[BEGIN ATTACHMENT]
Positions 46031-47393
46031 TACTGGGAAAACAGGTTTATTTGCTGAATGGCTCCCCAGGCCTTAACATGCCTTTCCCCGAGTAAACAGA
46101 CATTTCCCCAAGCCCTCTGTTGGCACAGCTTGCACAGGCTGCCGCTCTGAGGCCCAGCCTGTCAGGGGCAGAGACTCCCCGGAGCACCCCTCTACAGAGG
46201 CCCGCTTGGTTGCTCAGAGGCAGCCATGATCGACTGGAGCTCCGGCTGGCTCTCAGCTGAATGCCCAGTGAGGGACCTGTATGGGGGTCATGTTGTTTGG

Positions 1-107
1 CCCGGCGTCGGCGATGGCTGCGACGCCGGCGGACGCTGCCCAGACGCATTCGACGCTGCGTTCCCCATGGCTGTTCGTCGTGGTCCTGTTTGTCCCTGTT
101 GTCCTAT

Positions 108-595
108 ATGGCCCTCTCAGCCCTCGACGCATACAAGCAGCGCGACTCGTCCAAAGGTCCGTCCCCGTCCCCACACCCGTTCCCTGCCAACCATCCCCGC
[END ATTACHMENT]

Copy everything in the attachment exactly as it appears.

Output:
Positions 46031-47393
46031 TACTGGGAAAACAGGTTTATTTGCTGAATGGCTCCCCAGGCCTTAACATGCCTTTCCCCGAGTAAACAGA
46101 CATTTCCCCAAGCCCTCTGTTGGCACAGCTTGCACAGGCTGCCGCTCTGAGGCCCAGCCTGTCAGGGGCAGAGACTCCCCGGAGCACCCCTCTACAGAGG
46201 CCCGCTTGGTTGCTCAGAGGCAGCCATGATCGACTGGAGCTCCGGCTGGCTCTCAGCTGAATGCCCAGTGAGGGACCTGTATGGGGGTCATGTTGTTTGG

Positions 1-107
1 CCCGGCGTCGGCGATGGCTGCGACGCCGGCGGACGCTGCCCAGACGCATTCGACGCTGCGTTCCCCATGGCTGTTCGTCGTGGTCCTGTTTGTCCCTGTT
101 GTCCTAT

Positions 108-595
108 ATGGCCCTCTCAGCCCTCGACGCATACAAGCAGCGCGACTCGTCCAAAGGTCCGTCCCCGTCCCCACACCCGTTCCCTGCCAACCATCCCCGC